Since opening in 2005, the Dixie – named after "Designing Women" star Dixie Carter – has played host to some of the top talent in the business – including Lady Antebellum, Ricky Skaggs, and Dailey & Vincent. As the theater closes it's ninth season in Huntingdon, TN, one of the region's biggest hometown stars returned to the area on Saturday as T.G. Sheppard took fans on a two-hour trip back into memory lane.
Kicking off with his 1981 crossover hit "I Loved 'Em Everyone," the singer gave the sold-out crowd one hit after another. The one-time record promoter for RCA has never lost his knack for telling a story, as evidenced by his ability to share with the audiences the stories behind many of the songs he enjoyed success with. A longtime friend of Elvis Presley ("The King" gave Sheppard his first touring bus), Sheppard told of how he was promoting Elvis's records for RCA under his given name of Bill Browder, but recording under his stage name for Berry Gordy and his Melodyland Records country imprint. As it turned out, his first number one, 1974's "Devil In The Bottle," was a Presley favorite. One day, Sheppard went to see Elvis at Graceland and the singer told him that he could have told him about him being T.G. Sheppard. "I was scared of losing my job with RCA," recalled the singer from the stage. Elvis's response turned out to be priceless - "I am RCA," he said to a room full of laughter.
Other stellar moments from the show included what likely might have been his high-water mark artistically – 1979's "Last Cheater's Waltz." In concert over three decades later, Sheppard still brings a ton of emotion and heartbreak to the Sonny Throckmorton-written ballad of two lovers forced to find romance as a back street affair. He also scored with the classic story songs "Do You Wanna Go To Heaven" (which could do very well as a remake in the hands of one of today's stars) and "War Is Hell (On The Homefront Too)," both of which were also huge crowd pleasers. In a sense, the show was also a tribute to his legendary producer, Buddy Killen – who produced all but three of the songs Sheppard brought out on the stage.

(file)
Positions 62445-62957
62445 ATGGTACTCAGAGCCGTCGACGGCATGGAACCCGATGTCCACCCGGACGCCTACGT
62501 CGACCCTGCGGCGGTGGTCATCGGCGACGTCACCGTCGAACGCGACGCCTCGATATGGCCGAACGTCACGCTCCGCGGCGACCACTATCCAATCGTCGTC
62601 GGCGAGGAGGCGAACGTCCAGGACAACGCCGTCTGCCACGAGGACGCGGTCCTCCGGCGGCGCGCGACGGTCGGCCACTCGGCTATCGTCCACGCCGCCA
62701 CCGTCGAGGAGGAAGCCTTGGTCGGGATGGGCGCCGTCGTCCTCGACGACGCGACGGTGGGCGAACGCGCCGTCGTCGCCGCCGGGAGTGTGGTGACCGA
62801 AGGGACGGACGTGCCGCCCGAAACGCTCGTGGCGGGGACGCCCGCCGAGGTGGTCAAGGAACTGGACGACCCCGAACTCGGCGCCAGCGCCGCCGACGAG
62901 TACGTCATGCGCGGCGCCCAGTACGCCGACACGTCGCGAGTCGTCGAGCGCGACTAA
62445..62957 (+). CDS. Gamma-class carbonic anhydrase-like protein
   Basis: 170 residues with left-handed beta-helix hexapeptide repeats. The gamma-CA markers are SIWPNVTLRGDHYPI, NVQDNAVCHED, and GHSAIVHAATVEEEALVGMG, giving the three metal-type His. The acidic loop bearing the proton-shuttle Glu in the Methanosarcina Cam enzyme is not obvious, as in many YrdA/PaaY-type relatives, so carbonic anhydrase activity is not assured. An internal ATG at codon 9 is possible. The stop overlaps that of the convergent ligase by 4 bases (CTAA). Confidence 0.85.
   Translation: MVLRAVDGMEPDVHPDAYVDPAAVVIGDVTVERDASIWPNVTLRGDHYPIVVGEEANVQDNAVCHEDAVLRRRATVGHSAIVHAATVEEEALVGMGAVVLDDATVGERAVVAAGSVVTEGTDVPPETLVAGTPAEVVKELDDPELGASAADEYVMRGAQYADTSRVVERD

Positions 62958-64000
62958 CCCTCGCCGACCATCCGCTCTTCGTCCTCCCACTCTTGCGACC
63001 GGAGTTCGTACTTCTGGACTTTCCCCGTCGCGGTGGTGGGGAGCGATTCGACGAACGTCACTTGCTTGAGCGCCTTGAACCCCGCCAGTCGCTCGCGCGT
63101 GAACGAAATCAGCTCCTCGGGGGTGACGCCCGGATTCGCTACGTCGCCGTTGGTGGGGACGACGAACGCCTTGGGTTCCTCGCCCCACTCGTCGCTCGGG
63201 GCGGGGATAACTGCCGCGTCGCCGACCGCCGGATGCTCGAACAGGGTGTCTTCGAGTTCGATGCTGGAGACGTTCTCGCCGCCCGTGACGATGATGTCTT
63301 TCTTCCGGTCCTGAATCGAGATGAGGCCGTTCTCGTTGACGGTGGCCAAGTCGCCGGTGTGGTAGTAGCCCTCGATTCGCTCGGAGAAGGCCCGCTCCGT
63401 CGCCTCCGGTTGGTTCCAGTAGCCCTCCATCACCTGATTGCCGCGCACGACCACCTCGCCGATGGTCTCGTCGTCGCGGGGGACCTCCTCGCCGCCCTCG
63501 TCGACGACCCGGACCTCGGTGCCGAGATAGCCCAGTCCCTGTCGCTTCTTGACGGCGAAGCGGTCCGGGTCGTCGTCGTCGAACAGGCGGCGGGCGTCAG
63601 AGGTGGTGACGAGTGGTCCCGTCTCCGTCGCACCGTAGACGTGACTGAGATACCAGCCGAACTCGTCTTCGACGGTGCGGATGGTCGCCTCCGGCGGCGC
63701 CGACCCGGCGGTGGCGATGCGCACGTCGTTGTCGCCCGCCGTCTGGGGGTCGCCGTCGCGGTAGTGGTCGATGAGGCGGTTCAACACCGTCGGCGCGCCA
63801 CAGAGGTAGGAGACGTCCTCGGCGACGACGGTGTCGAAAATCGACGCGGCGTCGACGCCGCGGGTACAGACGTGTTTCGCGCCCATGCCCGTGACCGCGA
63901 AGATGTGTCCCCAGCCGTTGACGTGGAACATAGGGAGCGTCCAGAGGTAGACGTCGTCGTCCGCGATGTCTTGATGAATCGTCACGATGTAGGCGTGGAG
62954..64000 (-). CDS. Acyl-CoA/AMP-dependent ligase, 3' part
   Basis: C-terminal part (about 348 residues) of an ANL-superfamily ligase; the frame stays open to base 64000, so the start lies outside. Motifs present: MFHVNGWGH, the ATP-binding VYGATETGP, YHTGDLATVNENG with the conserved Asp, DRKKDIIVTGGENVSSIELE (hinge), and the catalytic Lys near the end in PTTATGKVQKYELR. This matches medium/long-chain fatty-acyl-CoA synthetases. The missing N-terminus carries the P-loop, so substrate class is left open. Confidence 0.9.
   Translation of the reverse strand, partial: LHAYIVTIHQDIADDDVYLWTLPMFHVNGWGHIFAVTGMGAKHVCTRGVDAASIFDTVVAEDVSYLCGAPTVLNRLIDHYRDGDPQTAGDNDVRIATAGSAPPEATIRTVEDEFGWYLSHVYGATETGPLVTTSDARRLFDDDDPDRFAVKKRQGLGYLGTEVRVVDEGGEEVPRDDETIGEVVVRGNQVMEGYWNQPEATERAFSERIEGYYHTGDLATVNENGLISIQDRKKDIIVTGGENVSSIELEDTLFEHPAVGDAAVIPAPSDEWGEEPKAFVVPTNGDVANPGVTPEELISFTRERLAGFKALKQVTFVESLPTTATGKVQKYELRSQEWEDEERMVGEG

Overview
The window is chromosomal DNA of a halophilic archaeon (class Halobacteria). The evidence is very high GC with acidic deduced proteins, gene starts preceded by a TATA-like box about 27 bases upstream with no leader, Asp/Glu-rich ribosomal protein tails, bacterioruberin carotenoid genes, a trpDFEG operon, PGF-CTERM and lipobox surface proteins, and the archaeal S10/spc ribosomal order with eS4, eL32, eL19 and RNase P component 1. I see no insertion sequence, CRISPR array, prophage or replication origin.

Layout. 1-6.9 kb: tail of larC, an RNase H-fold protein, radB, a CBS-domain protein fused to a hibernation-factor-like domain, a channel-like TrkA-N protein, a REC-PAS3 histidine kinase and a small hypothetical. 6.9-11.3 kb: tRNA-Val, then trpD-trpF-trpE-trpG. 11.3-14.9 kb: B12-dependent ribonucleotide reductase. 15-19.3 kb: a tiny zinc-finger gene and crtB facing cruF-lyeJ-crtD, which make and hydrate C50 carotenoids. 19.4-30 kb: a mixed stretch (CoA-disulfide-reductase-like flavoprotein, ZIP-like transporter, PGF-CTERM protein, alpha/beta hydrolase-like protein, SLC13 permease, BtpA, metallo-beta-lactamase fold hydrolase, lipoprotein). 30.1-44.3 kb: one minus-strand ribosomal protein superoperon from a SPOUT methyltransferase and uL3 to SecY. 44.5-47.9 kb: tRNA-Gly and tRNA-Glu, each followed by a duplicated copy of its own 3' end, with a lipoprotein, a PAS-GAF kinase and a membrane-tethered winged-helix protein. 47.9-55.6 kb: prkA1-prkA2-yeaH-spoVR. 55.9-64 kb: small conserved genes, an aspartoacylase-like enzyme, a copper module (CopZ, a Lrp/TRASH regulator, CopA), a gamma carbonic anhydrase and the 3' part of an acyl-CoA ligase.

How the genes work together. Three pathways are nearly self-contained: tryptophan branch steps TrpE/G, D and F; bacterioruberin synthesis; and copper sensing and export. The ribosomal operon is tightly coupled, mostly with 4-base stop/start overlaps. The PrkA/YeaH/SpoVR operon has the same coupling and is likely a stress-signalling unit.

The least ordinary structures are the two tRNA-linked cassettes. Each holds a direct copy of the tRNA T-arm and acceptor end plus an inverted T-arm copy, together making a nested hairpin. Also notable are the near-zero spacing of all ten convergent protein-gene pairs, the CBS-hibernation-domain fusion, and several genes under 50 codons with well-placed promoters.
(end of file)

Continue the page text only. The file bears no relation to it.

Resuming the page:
But, a TG Sheppard show isn't all about dysfunctional couples or lust from the other side of town. He delighted the audience with his 1984 romantic ballad "Slow Burn," as well as the seductive "You Feel Good All Over." His wife, Kelly Lang, joined him on stage for a pair of duets from their recent Iconic Duets album, and he closed the evening with a sentimental performance of "Finally," which sent the crowd home on a happy note. There's something satisfying about an artist who can give their fans two straight hours of nothing but hits, and TG Sheppard did just that. If you are familiar with his extensive catalog, go check him out – but be prepared to sing along, and enjoy the memories.